Learned features versus engineered features for multimedia indexing
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- Budnik, M., Gutierrez-Gomez, EL., Safadi, B. et al. Multimed Tools Appl (2016). doi:10.1007/s11042-016-4240-2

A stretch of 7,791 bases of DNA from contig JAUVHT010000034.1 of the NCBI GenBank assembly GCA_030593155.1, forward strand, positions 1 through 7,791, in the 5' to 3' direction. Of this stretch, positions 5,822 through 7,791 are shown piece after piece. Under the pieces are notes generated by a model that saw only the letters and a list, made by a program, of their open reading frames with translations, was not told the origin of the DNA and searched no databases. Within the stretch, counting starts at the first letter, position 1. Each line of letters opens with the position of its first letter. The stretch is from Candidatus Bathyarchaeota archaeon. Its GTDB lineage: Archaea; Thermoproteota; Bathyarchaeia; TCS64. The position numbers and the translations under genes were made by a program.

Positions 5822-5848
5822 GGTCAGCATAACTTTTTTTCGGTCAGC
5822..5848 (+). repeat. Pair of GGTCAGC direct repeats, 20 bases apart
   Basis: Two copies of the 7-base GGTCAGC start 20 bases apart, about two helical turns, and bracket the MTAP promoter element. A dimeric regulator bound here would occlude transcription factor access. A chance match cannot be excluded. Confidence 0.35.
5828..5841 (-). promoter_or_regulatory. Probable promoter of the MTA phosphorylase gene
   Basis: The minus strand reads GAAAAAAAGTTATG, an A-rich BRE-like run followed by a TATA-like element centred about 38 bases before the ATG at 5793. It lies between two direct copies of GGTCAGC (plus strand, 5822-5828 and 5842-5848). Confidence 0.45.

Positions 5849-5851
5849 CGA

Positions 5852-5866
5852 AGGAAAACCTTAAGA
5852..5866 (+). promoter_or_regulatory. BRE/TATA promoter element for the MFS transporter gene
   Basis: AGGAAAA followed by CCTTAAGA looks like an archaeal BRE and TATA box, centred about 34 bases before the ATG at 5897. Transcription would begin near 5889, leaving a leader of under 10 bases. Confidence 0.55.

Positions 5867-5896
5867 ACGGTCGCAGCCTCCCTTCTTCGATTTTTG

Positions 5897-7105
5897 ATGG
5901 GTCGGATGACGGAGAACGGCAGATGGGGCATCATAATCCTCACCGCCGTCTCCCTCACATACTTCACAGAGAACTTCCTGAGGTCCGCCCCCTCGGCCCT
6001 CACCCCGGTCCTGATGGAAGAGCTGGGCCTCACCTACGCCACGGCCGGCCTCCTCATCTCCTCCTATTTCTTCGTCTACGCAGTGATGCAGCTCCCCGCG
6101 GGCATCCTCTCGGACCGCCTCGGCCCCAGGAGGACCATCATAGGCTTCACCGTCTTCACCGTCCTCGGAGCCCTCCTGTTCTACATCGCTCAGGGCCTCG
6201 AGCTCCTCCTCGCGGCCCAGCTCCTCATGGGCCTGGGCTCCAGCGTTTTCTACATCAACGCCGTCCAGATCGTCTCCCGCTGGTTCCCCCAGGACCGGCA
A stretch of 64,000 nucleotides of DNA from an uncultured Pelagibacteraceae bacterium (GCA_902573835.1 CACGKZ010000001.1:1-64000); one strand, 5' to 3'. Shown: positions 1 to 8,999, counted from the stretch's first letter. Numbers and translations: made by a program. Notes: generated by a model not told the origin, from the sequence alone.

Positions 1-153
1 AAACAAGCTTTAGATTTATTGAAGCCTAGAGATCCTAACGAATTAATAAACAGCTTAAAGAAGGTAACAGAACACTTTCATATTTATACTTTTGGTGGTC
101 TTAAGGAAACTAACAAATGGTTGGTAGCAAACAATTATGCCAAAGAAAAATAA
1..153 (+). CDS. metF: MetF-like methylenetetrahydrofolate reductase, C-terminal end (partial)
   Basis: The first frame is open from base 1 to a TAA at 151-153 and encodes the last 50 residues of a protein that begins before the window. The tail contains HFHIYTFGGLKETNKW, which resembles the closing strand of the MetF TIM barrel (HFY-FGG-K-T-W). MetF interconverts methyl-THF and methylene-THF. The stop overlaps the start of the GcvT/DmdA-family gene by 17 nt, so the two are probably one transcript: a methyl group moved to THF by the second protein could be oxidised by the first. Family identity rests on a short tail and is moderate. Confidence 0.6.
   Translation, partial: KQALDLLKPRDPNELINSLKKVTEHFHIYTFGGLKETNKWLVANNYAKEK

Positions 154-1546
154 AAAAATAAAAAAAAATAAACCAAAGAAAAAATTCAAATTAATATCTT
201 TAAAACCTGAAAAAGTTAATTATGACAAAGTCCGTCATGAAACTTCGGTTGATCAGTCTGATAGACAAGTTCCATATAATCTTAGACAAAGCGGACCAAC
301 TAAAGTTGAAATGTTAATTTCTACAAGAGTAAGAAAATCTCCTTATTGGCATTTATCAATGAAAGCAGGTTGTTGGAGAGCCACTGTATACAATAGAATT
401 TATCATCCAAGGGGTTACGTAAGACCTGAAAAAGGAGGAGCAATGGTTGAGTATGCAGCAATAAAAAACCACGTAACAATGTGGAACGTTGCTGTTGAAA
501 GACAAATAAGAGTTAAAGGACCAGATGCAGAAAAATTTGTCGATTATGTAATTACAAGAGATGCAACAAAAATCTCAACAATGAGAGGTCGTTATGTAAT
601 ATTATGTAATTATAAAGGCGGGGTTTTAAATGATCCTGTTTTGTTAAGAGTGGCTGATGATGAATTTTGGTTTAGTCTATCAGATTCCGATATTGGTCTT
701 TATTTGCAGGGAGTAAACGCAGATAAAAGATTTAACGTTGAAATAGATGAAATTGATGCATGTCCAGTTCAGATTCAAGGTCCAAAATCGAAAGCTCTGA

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In this paper, we compare “traditional” engineered (hand-crafted) features (or descriptors) and learned features for content-based indexing of image or video documents. Learned (or semantic) features are obtained by training classifiers on a source collection containing samples annotated with concepts. These classifiers are applied to the samples of a destination collection and the classification scores for each sample are gathered into a vector that becomes a feature for it. These feature vectors are then used for training another classifier for the destination concepts on the destination collection. If the classifiers used on the source collection are Deep Convolutional Neural Networks (DCNNs), it is possible to use as a new feature vector also the intermediate values corresponding to the output of all the hidden layers. We made an extensive comparison of the performance of such features with traditional engineered ones as well as with combinations of them. The comparison was made in the context of the TRECVid semantic indexing task. Our results confirm those obtained for still images: features learned from other training data generally outperform engineered features for concept recognition. Additionally, we found that directly training KNN and SVM classifiers using these features performs significantly better than partially retraining the DCNN for adapting it to the new data. We also found that, even though the learned features performed better that the engineered ones, fusing both of them performs even better, indicating that engineered features are still useful, at least in the considered case. Finally, the combination of DCNN features with KNN and SVM classifiers was applied to the VOC 2012 object classification task where it currently obtains the best performance with a MAP of 85.4 %.